“Nineteen Hundred Eighty-Five” was up next with some retro lazer light work, while more classics like “Maybe I’m Amazed” and The Beatles’ “I’ve Just Seen a Face” followed. Paul then dug deep with a track from his pre-Beatles Quarrymen days, “In Spite of All the Danger,” as well as “Love Me Do,” each featuring a little history of their original recordings from McCartney.
The semi-newer track “Dance Tonight” was next before McCartney took the stage solo with an acoustic guitar to perform “Blackbird,” another chill-inducing moment. “Here Today” was next up, before McCartney joked about the lack of interest usually reserved for newer music, before appropriately going into a newer track in the form of “New,” featuring the refrain “We can do what we want.”
Another Beatles number, “Lady Madonna,” proceeded before the interesting “Fuh You,” and although the Sgt. Pepper track “Being For the Benefit of Mr. Kite” attempted to bring the psychedelic vibe with it, it was definitely one of the weaker moments of the night. A little backstory on late Beatle George Harrison preceded a ukulele-driven version of “Something” before picking things up again with the goofy but harmless “Obla Di, Obla Da.”
From then on it was nothing but the best, including some Abbey Road (my favorite Beatles album) era classics like “You Never Give Me Your Money” (which McCartney explained he and his current band had never performed live before) and “She Came In Through the Bathroom Window,” before launching into “Get Back.”
Another Wings track, “Band on the Run,” followed before McCartney took the piano again to serenade the crowd with “Let it Be,” blow everyone away (literally with various pyros and explosions) with the James Bond theme “Live and Let Die,” and invoke the entire stadium to sing along with “Hey Jude,” the unforgettable, massive Beatles anthem from 1968, and close out the first set.
It didn’t take long for McCartney and company to take the stage again for an encore, beginning with “I’ve Got a Feeling,” which he explained Get Back director Peter Jackson had isolated John Lennon’s vocals for specifically for the tour, and fans were therefore given a rare treat. “Birthday” and “Helter Skelter” got the crowd on their feet again, while the epic climax of “Golden Slumbers/Carry That Weight/The End” (hands down one of my favorite Beatles medlies) was finally enough to choke up an old dog like myself, as I became overwhelmed with emotion, knowing just what greatness I had just experienced.
As if this wasn’t all enough in itself, a chance encounter on the way out of the stadium found us actually crossing paths with Alter Bridge and Creed guitarist Mark Tremonti (see photo below), who was more than happy to briefly chat with us about the concert we had all just witnessed (among other things). I couldn’t possible write a better ending to an already epic story if I tried.
This was originally going to be a much different concert review than it is, but sometimes life has a funny way of working out. When I headed to Epcot with the family for yet another Garden Rocks concert I was expecting to see ’80s new wavers A Flock of Seagulls. But it became quickly apparent that was not happening when, after arriving, the older gentleman next to us quipped, “You guys don’t look old enough to know who Tony Orlando is!”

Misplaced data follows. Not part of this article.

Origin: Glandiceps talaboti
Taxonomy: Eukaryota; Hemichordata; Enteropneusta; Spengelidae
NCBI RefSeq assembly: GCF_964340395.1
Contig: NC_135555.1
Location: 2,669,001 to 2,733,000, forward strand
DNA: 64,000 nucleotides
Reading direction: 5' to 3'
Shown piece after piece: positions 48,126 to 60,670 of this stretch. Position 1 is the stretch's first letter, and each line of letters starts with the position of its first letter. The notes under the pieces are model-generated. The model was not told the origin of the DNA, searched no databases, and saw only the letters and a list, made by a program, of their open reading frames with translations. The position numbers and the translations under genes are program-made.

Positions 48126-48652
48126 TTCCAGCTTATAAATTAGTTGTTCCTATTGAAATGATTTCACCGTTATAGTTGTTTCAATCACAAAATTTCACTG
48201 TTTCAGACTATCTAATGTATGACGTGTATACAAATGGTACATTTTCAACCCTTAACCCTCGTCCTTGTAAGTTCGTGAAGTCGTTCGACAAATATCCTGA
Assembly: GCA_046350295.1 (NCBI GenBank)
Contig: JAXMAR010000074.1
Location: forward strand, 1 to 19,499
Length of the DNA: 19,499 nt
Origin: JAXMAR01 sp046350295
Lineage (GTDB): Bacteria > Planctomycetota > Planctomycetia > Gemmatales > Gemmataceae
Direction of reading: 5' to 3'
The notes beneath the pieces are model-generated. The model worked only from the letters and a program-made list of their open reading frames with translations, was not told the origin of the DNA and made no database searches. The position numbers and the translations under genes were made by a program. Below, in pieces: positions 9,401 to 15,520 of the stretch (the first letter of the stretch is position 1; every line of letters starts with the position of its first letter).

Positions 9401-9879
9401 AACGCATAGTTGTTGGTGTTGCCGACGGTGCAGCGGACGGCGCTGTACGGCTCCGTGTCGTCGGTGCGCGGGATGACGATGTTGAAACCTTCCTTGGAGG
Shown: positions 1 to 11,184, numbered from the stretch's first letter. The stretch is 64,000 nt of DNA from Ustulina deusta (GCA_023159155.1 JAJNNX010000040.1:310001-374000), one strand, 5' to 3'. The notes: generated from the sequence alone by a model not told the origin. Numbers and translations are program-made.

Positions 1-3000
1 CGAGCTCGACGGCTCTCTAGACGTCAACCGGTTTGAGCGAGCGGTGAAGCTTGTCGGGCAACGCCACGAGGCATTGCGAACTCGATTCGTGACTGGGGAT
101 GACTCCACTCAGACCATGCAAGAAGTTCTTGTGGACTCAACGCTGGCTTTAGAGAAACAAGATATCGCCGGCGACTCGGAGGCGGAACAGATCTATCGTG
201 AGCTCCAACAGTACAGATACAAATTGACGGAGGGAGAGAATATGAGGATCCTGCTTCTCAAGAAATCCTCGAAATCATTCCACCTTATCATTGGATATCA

And so began our adventure at a Tony Orlando show, which was surprisingly more entertaining than any of us expected the ’70s performer to be. It’s doubtful that few in attendance were expecting Orlando to open with a blistering cover of Led Zepplin’s “Whole Lotta Love” either, but that’s exactly how it went down.
From then on, Orlando ran through his most popular hits including “Tie a Yellow Ribbon Around the Old Oak Tree,” “Candida,” and “Knock Three Times,” before going into a medely of “La Bamba/Twist and Shout.” In between all of this, there was a brief solo that found drummer Timothy Pope emerging from behind his set to continue playing his sticks on everything from a bar stool, to the very front of the stage itself.
There was also some interaction between Orlando and a female fan holding a sign with a photo of them from 1979 on it. Orlando promptly invited the fan onto stage, where he finally planted a smooch on her after all these years. This of course drew plenty of applause from the audience.
Next up, 18-year-old bassist Captain Sibley took over vocals for a cover of Paul Simon’s “You Can Call Me Al,” showcasing the young newcommer’s talent, before finally finishing the set with hyped-up version of Chuck Berry’s “Johnny B. Goode.” I can’t say I was ever a big Tony Orlando fan, but I also cannot deny how much fun he was to watch perform live, proving that nothing beats live music no matter what.
I really didn’t have intentions of going to yet another Garden Rocks concert at Epcot this past Saturday, April 30. But my wife/photographer Brooke insisted we each meet there after our schedules aligned, and I’m glad we did (ironically, I ended up seeing the whole show while she missed a good portion of it!). And truth be told, I didn’t even know much of Berlin’s material until I first met said lovely wife of mine roughly a decade ago.
The band took the stage right at 8:00pm (for the sixth and final time of the weekend according to singer Terri Nunn) opening their short set with “Masquerade.” More fan favorites like “No More Words,” “The Metro,” and the newer “Animal” continued the show before Nunn slowed things down a bit to tell a brief but teary-eyed story about meeting Walt Disney in person when she was a child.